The data protection overhaul comes at the same time as the European Commission (EC) has proposed huge reforms to the way data is used and stored on individuals and businesses. At the heart of the reforms proposals make it easier for consumers to access their data and have the ‘right to be forgotten’ which would allow consumers to delete online data if there are no legitimate grounds to retain it. The radical updates to the 1995 EU data protection rules are designed to strengthen online privacy rights and boost Europe’s digital economy. Proposals will now be passed on to EP and EU member states, and could take up to two years. As a result, organisations will have to invest time and money assessing their internal processes and preparing for impending changes.
Finextra.com, 24th January 2012
Credit Today, 25th January 2012
Insolvency share increases for middle class suburbanites 2011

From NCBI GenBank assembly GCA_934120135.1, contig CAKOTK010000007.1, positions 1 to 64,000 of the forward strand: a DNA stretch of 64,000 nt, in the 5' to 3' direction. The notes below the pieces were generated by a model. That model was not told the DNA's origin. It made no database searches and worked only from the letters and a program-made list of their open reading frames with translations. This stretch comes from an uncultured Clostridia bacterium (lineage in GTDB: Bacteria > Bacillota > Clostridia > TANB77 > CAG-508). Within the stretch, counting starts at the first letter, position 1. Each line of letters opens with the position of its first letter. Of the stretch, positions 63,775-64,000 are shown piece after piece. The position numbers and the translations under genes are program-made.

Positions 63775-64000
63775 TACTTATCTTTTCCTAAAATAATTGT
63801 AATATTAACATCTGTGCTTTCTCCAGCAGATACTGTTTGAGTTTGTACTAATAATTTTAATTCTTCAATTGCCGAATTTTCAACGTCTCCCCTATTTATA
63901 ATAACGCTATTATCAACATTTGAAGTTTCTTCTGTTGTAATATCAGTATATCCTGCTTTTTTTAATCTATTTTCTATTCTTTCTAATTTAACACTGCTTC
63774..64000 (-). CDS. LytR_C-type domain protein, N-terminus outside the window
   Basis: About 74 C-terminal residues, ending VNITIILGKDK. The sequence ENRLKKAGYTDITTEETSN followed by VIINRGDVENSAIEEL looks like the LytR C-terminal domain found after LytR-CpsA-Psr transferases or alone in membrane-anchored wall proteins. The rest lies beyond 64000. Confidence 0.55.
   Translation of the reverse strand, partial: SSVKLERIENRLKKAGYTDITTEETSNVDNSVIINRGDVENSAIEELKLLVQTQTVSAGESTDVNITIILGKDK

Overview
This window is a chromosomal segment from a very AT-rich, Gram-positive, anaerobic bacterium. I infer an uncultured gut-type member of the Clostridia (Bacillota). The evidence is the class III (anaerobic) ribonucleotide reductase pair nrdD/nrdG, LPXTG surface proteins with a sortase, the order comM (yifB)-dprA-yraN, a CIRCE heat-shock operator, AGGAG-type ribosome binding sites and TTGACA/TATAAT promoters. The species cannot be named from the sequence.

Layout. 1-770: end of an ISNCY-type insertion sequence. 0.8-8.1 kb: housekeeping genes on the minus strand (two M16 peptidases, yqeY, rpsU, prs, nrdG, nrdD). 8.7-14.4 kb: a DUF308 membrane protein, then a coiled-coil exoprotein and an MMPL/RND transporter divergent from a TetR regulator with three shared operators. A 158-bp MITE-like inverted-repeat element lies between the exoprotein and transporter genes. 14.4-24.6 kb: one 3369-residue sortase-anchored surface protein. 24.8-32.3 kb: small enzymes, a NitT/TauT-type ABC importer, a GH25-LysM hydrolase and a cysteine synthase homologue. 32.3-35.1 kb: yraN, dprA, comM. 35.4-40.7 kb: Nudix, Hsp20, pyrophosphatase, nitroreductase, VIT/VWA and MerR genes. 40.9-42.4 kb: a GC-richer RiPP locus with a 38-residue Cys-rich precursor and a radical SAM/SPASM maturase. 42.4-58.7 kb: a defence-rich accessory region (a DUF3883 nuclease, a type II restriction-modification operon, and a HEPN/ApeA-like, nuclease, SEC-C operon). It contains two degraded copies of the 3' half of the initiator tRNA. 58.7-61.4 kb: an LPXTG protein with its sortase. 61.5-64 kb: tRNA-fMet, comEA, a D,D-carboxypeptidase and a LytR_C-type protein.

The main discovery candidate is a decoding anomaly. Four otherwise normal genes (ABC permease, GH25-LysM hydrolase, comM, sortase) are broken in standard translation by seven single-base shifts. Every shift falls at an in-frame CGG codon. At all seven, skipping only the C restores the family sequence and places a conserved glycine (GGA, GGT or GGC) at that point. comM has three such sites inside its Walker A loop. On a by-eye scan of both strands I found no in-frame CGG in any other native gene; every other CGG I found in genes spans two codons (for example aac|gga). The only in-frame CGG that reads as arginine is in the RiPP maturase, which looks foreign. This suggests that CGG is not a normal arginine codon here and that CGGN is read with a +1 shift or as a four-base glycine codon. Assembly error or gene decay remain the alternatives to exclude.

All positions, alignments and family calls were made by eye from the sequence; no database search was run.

New analysis has revealed that although personal insolvencies across the UK are decreasing overall – down 11.3% in 2011 compared with 2010 – some demographics and regions continue to struggle. Experian’s analysis shows that mostly married or middle aged people, bringing up children in family houses, saw the biggest increase in their share of UK insolvencies in 2011, rising by a total of 56 basis points and accounting for 10.93% of UK personal insolvencies in 2011. In comparison, professional and well educated people experienced the biggest decrease in insolvencies, from 6.14% of insolvencies in 2010 to just 5.40% in 2011.